By Adekunle Adekoya
IT had the trappings of an action movie from one of those Hollywood film-makers. Tuesday night, news broke that bandits had opened fire on the advance security convoy of Mr. President at Dutsinma, on their way to Daura, Katsina State, to prepare for the President’s arrival in his home town and state for the for the forthcoming Eid-el-Kabir celebrations.
Presidential spokesman, Mallam Garba Shehu, in a statement said: “The Presidency has described as sad and unwelcome, the shooting incident near Dutsinma, Katsina State, at the convoy of cars carrying the Advance Team of security guards, protocol and media officers ahead of the President, Muhammadu Buhari’s trip to Daura for Sallah.
The attackers opened fire on the convoy from ambush positions, but were repelled by the military, police and DSS personnel accompanying the convoy. Two persons in the convoy are receiving treatment for the minor injuries they suffered.”
The nation was not just shocked but completely bewildered by the development, and while discussing the implications on the security of their persons and families, another attack was in the offing, this time at the Kuje Prisons in Abuja. At about 10pm, bomb blasts and sporadic gunshots rent the air in Kuje. It would later become common knowledge that the exchange of gunfire was between security agents and the gunmen who stormed the prison to rescue some inmates.
It is also now in the public domain that over 200 Boko Haram terrorists stormed the prison and freed 69 of their colleagues, in addition to hundreds of other inmates.
All of these, and worse before that, in a nation that has a government. We are yet to recover from the Owo Massacre of a few weeks ago, though it is not clear if we all will ever recover from the daily kidnappings, killings, and bombing that are slowly but steadily becoming daily fare in Nigeria. Human life suddenly became cheaper than gutter water. How did we get to this sorry pass? It was pathetic reading a frustrated President Buhari when he visited the prison.
His words: “How many inmates were in the facility? How many of them can you account for? How many personnel did you have on duty? How many of them were armed? Were there guards on the watchtower? What did they do? Does the CCTV work? How can terrorists organise, have weapons, attack a security installation and get away with it?”
So many questions, no answers. Perhaps, the answers would have been ready by the time the President returned from Senegal yesterday.
Ordinarily, excitement will be at its peak as we count down to the Moslem feast of Eid-el-Kabir. Adherents of the Islamic faith would be busy with preparations on how to make the feast grander than the previous one.
Women and mothers would have secured their budget (no deficit, sans padding!) from their husbands, clothes would have been bought, sewn, with new shoes and other accoutrements for themselves and their children; everybody is trying to look his/her best on the day and at Eid praying grounds.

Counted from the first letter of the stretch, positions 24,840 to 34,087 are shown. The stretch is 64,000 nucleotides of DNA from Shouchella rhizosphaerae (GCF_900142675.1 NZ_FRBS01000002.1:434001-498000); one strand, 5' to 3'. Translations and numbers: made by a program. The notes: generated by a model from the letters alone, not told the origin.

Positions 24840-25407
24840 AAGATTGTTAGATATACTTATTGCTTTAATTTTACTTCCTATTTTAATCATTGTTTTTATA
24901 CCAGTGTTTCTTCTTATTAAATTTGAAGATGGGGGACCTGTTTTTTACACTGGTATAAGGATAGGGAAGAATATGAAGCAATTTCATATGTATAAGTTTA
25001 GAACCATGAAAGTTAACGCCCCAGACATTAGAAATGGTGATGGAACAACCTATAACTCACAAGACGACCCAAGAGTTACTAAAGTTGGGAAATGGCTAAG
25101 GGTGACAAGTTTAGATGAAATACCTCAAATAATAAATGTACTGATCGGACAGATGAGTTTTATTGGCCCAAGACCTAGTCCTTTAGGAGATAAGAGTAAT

In the neighbourhoods, the bleating of rams on tether, ahead of the big day pleasantly disturbed eardrums as everybody hustled and bustled, busy with one thing or the other.
Non-Moslems, on their part, would have compiled a long list of friends, and neighbours from whom they were sure ram meat would come after Eid prayers. For people in my part of the country, it is another thing entirely; non-Moslems perhaps celebrate Eid-el-Kabir more than Moslems.
In Ijebu-Ode, Ogun State, the Ojude-Oba Festival holds on the third day after Eid, and is usually a dazzling event incorporating horse-racing display, high-street fashion, and parades by the age-groups among many other things.
But this year, it is looking a lot different from previous ones. People are worried. They do not know whether it is safe to travel to celebrate with their kith and kin in other towns and cities. They are not sure of arriving safely at their destinations if they set out, the roads having become unsafe as sections of highways in virtually all parts of the country have been taken over by marauding, mindless kidnap gangs, bandits, and unknown gunmen.
Others who wish to travel are shelving the idea because of one thing; there is no money. Better to stay where one is than set out and return broke.
Many men have already disappointed their families; the lack of money means the children and women will not be going to Eid in new attires as had been the custom.
For others, there will be no ram to slaughter this year, it’s just too expensive. From a mere N40,000-N50,000 some four, five years ago, a ram now sells for the princely sum of N300,000. Frozen fish would be the poor substitute, and even that is beginning to cost an arm and a leg.
All said and done, can we celebrate? We must, despite the determination of agents of darkness, and that includes those whose job it is to make us secure but are not doing their job. We must keep hope alive. There is no substitute.